President-elect Donald Trump’s national security adviser took a call from Russia’s ambassador last month on the same day President Barack Obama announced new sanctions against Russia for allegedly interfering in the U.S. election.
The Washington Post, Reuters, and the Associated Press reported and a Trump spokesman confirmed on January 13 that the adviser, Michael Flynn, had at least one call with Ambassador Sergey Kislyak on the same day the sanctions and the expulsion of 35 Russian diplomats were announced.
The new sanctions and expulsions were in response to U.S. intelligence findings that Russian-backed hackers had intruded on U.S. political parties and hacked e-mails as well as complaints from U.S. officials about a multiyear campaign of harassment of its diplomats in Russia.
The Trump campaign originally said the calls occurred the day before the sanctions were announced on December 29, but later conceded that one call occurred on the day of the announcement. Reuters cited three officials in saying five phone calls occurred that day.
The January 13 news reports about Flynn’s contact with Kislyak, first reported by the Washington Post a day earlier, added to the growing concern in some Washington circles about the nature of the interactions between members of Trump’s campaign team and Russian officials.
The Post cited an unidentified U.S. government official as saying that the calls occurred on December 29. It quoted an unidentified Trump official as saying Flynn had earlier calls with Kislyak to express condolences for the shooting of Russia’s top diplomat in Turkey and the crash of a Russian plane carrying a famed choir.
During the call, the two men discussed setting up a call between Trump and Putin after Trump's inauguration on January 20, Trump spokesman Sean Spicer said.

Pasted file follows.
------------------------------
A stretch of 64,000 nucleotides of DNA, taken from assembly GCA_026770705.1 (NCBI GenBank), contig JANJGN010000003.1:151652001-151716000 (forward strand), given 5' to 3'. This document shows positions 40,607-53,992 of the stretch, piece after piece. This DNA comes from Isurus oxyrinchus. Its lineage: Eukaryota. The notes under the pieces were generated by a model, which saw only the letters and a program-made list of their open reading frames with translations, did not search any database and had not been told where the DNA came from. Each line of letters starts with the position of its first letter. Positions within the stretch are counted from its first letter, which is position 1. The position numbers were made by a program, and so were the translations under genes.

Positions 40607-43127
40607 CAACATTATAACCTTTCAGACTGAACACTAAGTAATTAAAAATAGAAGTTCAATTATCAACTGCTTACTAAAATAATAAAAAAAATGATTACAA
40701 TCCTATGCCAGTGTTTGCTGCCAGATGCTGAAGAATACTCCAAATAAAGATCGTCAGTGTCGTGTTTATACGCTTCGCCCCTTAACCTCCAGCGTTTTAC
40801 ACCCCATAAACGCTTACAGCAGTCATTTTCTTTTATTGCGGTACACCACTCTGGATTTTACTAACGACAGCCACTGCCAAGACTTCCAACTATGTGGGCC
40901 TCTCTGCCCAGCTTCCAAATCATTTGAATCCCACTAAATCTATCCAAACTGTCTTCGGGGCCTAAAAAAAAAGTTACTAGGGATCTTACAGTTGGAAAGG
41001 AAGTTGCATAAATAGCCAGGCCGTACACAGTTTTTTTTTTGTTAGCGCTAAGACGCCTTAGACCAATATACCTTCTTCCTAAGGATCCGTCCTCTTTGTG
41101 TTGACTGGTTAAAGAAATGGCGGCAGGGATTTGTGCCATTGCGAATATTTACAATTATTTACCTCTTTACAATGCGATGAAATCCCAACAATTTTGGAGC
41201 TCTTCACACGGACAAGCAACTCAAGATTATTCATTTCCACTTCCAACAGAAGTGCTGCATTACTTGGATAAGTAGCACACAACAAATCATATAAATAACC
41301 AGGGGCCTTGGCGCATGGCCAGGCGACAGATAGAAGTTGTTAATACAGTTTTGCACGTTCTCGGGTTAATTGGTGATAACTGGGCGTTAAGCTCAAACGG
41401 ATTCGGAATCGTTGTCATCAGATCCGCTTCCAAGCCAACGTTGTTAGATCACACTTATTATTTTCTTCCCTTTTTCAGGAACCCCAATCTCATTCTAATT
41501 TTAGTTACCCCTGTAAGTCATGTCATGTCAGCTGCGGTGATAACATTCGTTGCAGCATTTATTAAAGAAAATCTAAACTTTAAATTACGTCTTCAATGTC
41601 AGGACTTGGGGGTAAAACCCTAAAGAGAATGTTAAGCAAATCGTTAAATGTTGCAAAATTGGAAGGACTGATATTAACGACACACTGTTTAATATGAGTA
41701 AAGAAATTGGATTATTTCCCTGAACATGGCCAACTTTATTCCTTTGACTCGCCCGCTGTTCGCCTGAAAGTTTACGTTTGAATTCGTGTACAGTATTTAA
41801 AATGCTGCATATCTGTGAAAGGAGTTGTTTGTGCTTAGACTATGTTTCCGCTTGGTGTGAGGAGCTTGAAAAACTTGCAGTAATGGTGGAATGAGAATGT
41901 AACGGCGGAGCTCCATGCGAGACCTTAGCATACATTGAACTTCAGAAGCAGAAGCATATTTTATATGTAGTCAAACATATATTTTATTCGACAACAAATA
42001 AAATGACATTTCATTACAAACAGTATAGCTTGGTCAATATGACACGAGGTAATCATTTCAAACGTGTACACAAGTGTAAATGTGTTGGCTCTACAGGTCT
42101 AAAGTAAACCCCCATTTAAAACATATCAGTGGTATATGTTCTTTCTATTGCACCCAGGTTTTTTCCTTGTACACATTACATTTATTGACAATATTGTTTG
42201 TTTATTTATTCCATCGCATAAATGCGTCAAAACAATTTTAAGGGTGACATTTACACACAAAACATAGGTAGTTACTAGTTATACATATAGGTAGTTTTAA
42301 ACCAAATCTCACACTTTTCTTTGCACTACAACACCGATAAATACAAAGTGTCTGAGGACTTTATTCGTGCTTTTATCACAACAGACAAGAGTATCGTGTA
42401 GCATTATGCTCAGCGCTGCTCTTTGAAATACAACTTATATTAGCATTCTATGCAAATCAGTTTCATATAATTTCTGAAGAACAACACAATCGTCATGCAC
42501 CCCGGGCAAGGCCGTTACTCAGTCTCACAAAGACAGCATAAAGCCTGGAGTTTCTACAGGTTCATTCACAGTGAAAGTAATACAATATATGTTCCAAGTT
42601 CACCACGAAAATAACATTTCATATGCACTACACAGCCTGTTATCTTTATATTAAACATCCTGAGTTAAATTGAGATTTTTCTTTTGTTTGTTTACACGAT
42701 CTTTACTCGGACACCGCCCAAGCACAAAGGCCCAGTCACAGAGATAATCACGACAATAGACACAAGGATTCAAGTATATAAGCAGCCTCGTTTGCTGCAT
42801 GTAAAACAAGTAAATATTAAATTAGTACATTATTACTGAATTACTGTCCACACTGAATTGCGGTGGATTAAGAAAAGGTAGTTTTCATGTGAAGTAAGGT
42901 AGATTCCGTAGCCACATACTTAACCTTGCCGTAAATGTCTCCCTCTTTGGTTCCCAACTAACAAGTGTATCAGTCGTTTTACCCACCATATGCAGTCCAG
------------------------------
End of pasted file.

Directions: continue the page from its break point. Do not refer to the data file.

"The call centered around the logistics of setting up a call with the president of Russia and the president-elect after he was sworn in and they exchanged logistical information on how to initiate and schedule that call. That was it, plain and simple," Spicer told reporters.
But AP and Reuters both cited unidentified U.S. officials as saying that Flynn and Kislyak spoke on December 29, when Obama announced the new sanctions and the expulsion.
Many observers had expected Moscow to retaliate to the sanctions and the expulsions and kick a similar number of U.S. diplomats out of Russia -- something that happened routinely during the Cold War.
Putin, however, announced that he would not respond tit-for-tat, a move that Trump praised on Twitter, calling the Russian president "very smart."
Suspicions about ties to Russia have dogged the Trump campaign throughout the election season. The campaign's manager, Paul Manafort, left after news reports on his alleged financial dealings with the party of Viktor Yanukovych, the former Ukrainian president who was backed by the Kremlin.
After the November 8 election, Deputy Foreign Minister Sergei Ryabkov was quoted by the Interfax news agency as saying the Russian government had been in touch with Trump's political team during the campaign.
Flynn has faced criticism for his participation last year in a gala celebration in Moscow for the government-funded TV network now known as RT. Photographs from the event showed him seated at a banquet table directly next to Putin.
Asked about the reports, White House spokesman Josh Earnest said he didn't know if administration officials were informed of Flynn's call in advance.
He also declined to say whether the call between Flynn and the Russian ambassador would be objectionable.
"It depends on what they discussed," Earnest told reporters on January 13.
A 218-year-old law known as the Logan Act prohibits private citizens from negotiating with foreign governments having a dispute with the United States without government authorization.
With reporting by the Washington Post, Reuters, and AP